31 life skills every functioning adult should master [Part 2]

31 life skills every functioning adult should master [Part 2]

11. Sticking to a budget
“It’s amazing how many people can’t do the simplest of things — like balance a checkbook, fill out a tax form, make sure that there’s more coming in than going out, [set] aside reserves for contingencies,” writes Miles Fidelman.
Let’s start with making sure that “there’s more coming in than going out,” which is essentially about adhering to a budget. We rounded up the best budgeting tips from readers who have shared their budgets with Business Insider.
For example, you’ll want to anticipate any major costs in the near future — like if you’re planning to have a kid or go back to school. It’s also wise to set aside an emergency fund with several months’ worth of expenses in case the unexpected occurs.
12. Using basic Photoshop
There’s no need to call in a professional to touch up the headshot you’re posting to your personal website — you can do that yourself, using a few basic Photoshop tools.
“In the professional world few things have helped me more than knowing Photoshop,” says Brad Sanzenbacher.
You can sign up for a free 30-day trial here or download thefree app for iOS that lets you retouch photos.
13. Spending time alone
As an adult, you should be able to spend a full day alone without going crazy for want of social interaction.
Take a tip from Quora user Brad Sanzenbacher, whose partner travels often for grad school:
I approach being alone with a very specific list of things that only I want to do. I go to weird museums, see movies that only I want to see, take mini-road trips, or see bands that only I like.
If you’re planning to live alone, which many Americans do today, you should accept that you will occasionally feel lonely. It’s nothing to be ashamed of or upset about, but it might be a signal that you should incorporate some more socializing into your daily schedule.
14. Public speaking
You may not ever be required to perform in a Super Bowl halftime show, but you’ll almost certainly be tasked with making presentations at work. For that reason, it’s important to hone your public-speaking skills.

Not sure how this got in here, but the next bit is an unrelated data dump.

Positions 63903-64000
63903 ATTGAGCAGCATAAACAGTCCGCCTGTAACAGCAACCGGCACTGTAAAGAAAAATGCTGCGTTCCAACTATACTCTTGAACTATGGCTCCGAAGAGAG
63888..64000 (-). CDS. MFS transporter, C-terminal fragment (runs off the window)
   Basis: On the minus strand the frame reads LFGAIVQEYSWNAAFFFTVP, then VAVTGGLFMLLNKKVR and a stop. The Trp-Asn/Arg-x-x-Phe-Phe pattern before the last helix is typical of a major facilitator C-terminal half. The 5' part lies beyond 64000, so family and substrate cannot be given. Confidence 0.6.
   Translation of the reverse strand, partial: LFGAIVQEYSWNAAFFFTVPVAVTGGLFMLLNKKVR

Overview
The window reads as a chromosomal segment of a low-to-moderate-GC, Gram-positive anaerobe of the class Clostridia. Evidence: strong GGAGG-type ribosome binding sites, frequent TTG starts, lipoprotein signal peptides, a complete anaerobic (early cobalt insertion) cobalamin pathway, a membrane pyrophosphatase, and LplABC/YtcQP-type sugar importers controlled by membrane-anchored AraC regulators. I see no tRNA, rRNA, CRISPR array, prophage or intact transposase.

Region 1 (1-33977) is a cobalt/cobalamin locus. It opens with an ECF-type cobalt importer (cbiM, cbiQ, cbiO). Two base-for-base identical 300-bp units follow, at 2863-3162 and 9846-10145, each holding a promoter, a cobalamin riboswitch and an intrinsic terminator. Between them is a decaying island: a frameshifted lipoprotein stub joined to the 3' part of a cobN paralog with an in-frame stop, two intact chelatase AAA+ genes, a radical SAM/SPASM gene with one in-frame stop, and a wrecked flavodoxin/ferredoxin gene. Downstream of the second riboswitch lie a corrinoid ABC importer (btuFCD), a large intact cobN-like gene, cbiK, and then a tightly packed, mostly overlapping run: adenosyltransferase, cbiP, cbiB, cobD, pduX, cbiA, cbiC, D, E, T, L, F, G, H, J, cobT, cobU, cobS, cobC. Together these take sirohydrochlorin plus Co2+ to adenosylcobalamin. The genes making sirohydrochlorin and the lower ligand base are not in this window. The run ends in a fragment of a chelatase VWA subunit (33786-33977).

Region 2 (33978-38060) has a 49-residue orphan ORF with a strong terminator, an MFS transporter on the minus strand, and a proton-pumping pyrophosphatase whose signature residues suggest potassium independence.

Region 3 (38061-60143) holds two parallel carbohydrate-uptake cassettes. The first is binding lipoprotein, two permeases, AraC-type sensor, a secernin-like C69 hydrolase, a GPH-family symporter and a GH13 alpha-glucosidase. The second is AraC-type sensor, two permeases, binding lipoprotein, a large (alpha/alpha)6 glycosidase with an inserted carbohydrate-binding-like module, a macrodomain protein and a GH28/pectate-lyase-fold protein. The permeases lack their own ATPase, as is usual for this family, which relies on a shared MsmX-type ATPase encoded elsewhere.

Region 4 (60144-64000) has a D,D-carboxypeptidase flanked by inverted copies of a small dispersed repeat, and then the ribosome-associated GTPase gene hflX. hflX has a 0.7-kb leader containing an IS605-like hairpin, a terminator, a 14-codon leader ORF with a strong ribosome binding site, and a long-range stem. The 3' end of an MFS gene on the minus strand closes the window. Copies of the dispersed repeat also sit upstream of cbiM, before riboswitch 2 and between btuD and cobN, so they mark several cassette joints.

“The ability to speak confidently to a large mass of people is a skill to be learnt,” writes Ramachandra Bhakta. “It makes a lasting impression and brings you to the notice of several people at once.”
If the mere prospect of walking your coworkers through a PowerPoint gives you nightmares, then there are strategies to quell your fear. One research-backed tactic is to reframe your anxiety as excitement, which can make you seem more competent and persuasive.
You can also strike a “power pose” before the presentation — one example is to stand with your legs wide and your hands on your hips to make you feel more like a leader.
15. Negotiating
Several Quora users cited negotiation skills as important for any professional.
If you’re negotiating your salary — which you should do — the best strategy for getting what you want and still coming off as friendly is to ask for a range including and above your target number. For example, if you’re aiming for a $100,000 salary, you’d suggest a $100,000 to $120,000 salary.
Another trick is to frame your proposal in terms of what you’re giving the other person as opposed to what they’re losing. So instead of saying, “I want $10,000 for my car,” you’d say, “I’ll give you my car for $10,000.”
16. Cooking basic meals
You don’t need to be Julia Child to sustain yourself or impress fellow guests at a potluck.
“Know how to cook at least five dishes,” writes Erin Nakano O’Quinn. “These are likely to be dependent upon the culture you live in, but be able to cook at least one vegetarian dish, a breakfast dish, a dish that you can serve to a group of people, a dessert, and a starch. Try to be able to do these without a cookbook, and you can look like a rockstar wherever you go.”
17. Making small talk
Conversation skills always come in handy, whether you’re chatting up cuties at your local bar or networking at a professional conference.
One of the most important rules of making small talk is to demonstrate interest in your conversation partner and let him share information about himself. Another tactic is to flatter your partner, so that she feels better about herself after having spoken to you.
18. Backing up your electronics
Having your phone die or your computer stolen is nerve-racking enough. Saying goodbye to all your important information with those gadgets is even worse.
Be responsible and back up your data.
PC World has a comprehensive guide to backing up pretty much everything, including what exactly to back up and how often to do it. And we’ve rounded up all the tools you’ll need.
19. Asking for help
There’s nothing shameful about asking for a little advice or assistance, especially at work.
In fact, research suggests that soliciting advice can make you look more competent. That’s likely because people feel flattered that you turned to them in the first place.
If you’re looking for general career advice, entrepreneur and author Tim Ferriss told Inc., it’s best to ask someone who became successful quickly and against the odds, instead of someone with a more conventional story.
20. Picking up a date
Approaching an attractive stranger and starting a conversation is a terrifying prospect for pretty much every normal person.
But there are ways to reduce your anxiety and the chance that you’ll come across as a bumbling fool.
One study found that men tend to prefer direct approaches, like “You’re cute — can I buy you a drink?” Women, on the other hand, generally prefer more open-ended questions, like “What do you think of this band?”
Very few people in the study said that they preferred standard pick-up lines — so it’s best to avoid those, no matter how clever you think you are.

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